What can you say about a novel that starts out on questionable ground, has as its main conflict a hoary romance cliché, and ends up on a mawkishly sentimental note? You can say, think long and hard before reading Scandalous by Ronda Thompson.
Scandalous is set in England early in the 19th century. Gavin Norfolk, the Marquis of Greenhaven, has come back to Greenhaven for the first time in years. According to the terms of his father's will, Gavin must marry Christine, an orphan raised by a parish close to Greenhaven, or Greenhaven and its lands will be forfeited to charity.
Christine is as unwilling to marry a profligate nobleman as Gavin is to marry a penniless orphan. Christine's life revolves around the parish where she was raised - teaching the children, helping the poor and the sick. However, she promised Gavin's father on his deathbed that she would marry Gavin, and so she does…at least according to the text. Personally, I have my doubts.
Gavin signs the marriage agreement while Christine is still making her reluctant way to the church. He then rides off without getting close enough to his 'bride' to recognize her the next time he sees her. He is out of sight, on his way to tour the Continent, when Christine signs the agreement in turn. Does this constitute a marriage? An engagement, perhaps, but a marriage? But throughout Scandalous no one questions the validity of the marriage, not even the parish vicar.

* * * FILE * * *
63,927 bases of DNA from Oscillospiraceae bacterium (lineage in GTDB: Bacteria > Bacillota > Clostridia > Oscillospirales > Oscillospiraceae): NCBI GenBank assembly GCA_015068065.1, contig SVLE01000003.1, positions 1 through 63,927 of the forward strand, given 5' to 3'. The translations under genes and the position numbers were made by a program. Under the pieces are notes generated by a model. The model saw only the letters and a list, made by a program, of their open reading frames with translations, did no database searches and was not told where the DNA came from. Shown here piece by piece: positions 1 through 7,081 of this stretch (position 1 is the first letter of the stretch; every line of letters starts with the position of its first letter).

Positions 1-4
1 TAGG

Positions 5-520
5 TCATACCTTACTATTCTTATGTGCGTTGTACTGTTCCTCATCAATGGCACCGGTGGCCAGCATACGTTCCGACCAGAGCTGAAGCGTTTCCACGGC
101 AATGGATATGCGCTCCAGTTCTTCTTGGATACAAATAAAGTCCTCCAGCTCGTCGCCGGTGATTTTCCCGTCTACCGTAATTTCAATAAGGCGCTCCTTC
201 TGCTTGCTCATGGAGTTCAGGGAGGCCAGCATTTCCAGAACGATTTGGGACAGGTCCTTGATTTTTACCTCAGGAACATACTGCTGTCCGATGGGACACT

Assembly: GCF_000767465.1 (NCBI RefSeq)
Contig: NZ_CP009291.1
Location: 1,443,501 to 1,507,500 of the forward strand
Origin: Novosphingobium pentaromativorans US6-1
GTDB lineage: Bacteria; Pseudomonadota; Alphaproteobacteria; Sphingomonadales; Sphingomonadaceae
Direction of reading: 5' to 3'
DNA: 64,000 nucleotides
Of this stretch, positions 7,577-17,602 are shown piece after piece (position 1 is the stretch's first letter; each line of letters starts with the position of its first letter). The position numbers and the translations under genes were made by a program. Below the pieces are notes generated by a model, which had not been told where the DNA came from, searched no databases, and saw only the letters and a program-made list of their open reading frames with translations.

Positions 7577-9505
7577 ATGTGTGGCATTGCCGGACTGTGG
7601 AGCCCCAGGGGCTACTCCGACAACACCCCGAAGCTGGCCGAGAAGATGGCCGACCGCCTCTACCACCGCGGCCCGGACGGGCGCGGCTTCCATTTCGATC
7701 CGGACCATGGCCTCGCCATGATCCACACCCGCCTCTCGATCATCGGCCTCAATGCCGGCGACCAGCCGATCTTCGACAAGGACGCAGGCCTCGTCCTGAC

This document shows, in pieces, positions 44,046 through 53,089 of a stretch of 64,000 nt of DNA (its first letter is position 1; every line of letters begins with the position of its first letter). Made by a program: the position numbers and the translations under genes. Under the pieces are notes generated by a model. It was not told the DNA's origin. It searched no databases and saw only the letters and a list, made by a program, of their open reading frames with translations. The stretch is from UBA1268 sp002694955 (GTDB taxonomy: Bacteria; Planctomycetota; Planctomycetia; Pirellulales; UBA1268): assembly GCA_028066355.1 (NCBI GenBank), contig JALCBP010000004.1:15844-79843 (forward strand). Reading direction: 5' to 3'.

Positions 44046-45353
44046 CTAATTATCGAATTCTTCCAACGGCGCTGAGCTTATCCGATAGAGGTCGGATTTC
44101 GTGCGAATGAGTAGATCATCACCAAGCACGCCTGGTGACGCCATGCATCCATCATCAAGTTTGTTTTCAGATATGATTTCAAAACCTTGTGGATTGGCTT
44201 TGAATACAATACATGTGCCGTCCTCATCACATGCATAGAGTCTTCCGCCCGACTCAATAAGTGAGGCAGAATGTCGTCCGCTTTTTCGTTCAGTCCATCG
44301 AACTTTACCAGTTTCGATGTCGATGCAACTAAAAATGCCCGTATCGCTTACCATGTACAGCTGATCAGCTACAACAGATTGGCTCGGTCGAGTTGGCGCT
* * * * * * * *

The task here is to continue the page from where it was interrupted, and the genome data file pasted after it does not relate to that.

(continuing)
Two years pass. Christine remains in Greenhaven, ministering to the poor, and never seeing Gavin. Finally, she decides to go to London, confront Gavin, and embarrass him into an annulment by convincing him she is a loose woman. She is sure that if she approaches Gavin honestly and tells him she wants to continue her work in the parish, he will forbid it.
Gavin first sees Christine at a ball, flirting outrageously, making a spectacle of herself. Gavin asks his mistress, the Duchess of Montrose, for an introduction and is naturally taken aback when told that the beauty is his wife. He approaches Christine, dances with her, and tells her that he plans to make her his mistress. She threatens to tell her husband, then - when Gavin reveals his identity - faints.
When Christine comes to, she is in Gavin's bed, and he is attempting to make love to her. Although she finds him attractive, she pushes him away and tells him that he can't have her because her heart belongs to another. At this point my Cliché Alarm started clanging. Would Christine tell Gavin the truth, that she wants to become "a servant of the Lord…married in a sense to God?" For one brief moment, I had hopes that Scandalous would take an original turn and deal with the conflict between a fashionable nobleman and his wife's religious convictions. Alas, instead Christine convinces Gavin that she wants an annulment so that she can marry her lover.
So, by page 41, Christine has made two foolish decisions: first, to try to shame Gavin into an annulment and secondly, to pretend that she has a lover. Not until page 273…232 pages later…does the truth come out. When Gavin does discover the truth about Christine's saintly life, he is so awestruck by her sanctity that I was astonished that he could actually bring himself to consummate the marriage.
There are sub-plots - one involving Gavin's former mistress, another dealing with attacks on Christine, a third addressing Gavin's treatment of his servants - but none of them are either original or particularly interesting. They are definitely not strong enough to redeem this book. Scandalous earned its one-heart rating honestly.
--Nancy J. Silberstein